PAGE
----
Mike Taylor wrote:
>>There isn't a mapping between CCL and CQL, but if you'd like to write
>>one up, then I'm sure that it would be appreciated by many :)
>>>CCL is very poorly documented - you can use it in many OPACs in
>>>some way but libraries seem to hide it from the user. If you send
>>>me a PDF of ISO 8777 I can try to summarize the differences and
>>>commonalities with CQL.
>>Unfortuantely, ISO8777 doesn't even describe the language that lucidly
>>-- the stnadard predates context-free grammars (at least I hope it does
>>-- otherwise, I don't know what their excuse would be).
>I think that excuse is pretty unlikely to stick. According to the
>Wikipedia article on BNF,
>it was invented as part of creating the rules for Algol 60. So
>presumably it goes back to the 1950s. Whereas the most recent version
>of ISO 8777 is dated 1993, according to the ISO store:
>(It would be interesting to know the date of the first edition,
Yep.. and the ISO standard is based on other standards that go further
back... I've heard rumors that it was originally a Danish specification,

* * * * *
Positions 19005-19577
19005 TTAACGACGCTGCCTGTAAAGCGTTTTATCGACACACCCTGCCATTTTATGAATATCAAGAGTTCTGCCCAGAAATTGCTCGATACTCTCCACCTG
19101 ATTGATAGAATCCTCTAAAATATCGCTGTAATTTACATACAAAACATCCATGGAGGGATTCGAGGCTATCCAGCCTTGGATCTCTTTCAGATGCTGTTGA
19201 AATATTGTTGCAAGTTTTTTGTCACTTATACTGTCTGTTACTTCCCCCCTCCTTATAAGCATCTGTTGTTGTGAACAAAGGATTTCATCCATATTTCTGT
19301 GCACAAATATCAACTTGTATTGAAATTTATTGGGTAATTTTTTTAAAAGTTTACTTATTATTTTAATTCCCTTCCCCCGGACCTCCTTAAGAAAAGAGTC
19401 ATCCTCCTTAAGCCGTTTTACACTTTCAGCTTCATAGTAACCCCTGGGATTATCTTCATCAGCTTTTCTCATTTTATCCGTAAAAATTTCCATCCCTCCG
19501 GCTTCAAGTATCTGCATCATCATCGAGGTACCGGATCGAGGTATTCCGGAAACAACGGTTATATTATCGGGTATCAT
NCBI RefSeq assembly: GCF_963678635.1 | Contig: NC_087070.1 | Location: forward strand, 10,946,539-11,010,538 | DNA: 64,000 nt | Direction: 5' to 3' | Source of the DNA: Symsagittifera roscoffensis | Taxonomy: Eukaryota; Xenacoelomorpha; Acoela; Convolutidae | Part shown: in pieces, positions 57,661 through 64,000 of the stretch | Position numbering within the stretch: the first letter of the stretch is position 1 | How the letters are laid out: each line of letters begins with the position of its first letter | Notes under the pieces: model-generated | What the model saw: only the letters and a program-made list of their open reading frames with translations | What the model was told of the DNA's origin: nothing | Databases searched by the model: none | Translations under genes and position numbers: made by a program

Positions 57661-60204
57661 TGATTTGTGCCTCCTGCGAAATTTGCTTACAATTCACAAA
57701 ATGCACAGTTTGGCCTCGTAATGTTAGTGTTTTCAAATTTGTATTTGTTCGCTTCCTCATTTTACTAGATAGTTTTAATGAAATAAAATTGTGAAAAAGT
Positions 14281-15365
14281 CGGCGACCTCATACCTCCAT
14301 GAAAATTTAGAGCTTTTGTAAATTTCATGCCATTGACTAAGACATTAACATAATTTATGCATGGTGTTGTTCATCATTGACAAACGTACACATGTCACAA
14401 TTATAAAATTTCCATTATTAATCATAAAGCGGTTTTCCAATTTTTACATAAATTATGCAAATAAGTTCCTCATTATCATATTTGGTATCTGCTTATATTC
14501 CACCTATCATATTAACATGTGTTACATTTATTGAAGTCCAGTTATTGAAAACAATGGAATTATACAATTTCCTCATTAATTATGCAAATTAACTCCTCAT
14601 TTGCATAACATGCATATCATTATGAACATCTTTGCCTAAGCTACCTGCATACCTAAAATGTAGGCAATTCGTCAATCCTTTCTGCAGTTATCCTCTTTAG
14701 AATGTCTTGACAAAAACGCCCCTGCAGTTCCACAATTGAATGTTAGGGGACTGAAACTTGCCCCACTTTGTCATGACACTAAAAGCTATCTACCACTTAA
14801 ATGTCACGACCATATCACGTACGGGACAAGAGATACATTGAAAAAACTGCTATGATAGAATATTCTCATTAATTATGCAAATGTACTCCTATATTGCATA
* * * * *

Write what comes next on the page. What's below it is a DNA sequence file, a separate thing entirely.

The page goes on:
which would be particularly ironic since one of the fathers of Algol and
BNF (Peter Naur) was a Dane.. still legendary around the institute of
Computer Science in Copenhagen for his draconian approach to grading papers.
>Adam put quite a bit of effort into capturing the essence of the
>language in a BNF notation.. that might actually be the easiest
>place to start. You'll find it at
>(The opening sentence of this section is my favourite in the whole of
>the YAZ manual, and a classic example of phlegmatic Danish
>understatement: "Not all users enjoy typing in prefix query structures
>and numerical attribute values" :-)
We do enjoy the occasional, carefully chosen understatement.
>But to summarise the relationship between CCL and CQL: the intention
>when CQL was being design (initially by Ralph, and subsequently by the
>SRW editorial board as a whole) was that it should be pretty much a
>superset of CCL, and that it therefore sets out to provide
>_additional_ syntax rather than _alternative_ syntax. So what you
>would hope to find is that most CCL queries are also CQL queries with
>the same interpretation, but that you go on to say much more in CQL.
AFAIK, one of the crucial differences (unless this was changed in CQL?)
is that the CCL spec doesn't require quotes around multi-word terms...
this makes the grammar and parsing of CCL queries somewhat more challenging.
Sebastian Hammer, Index Data (US)
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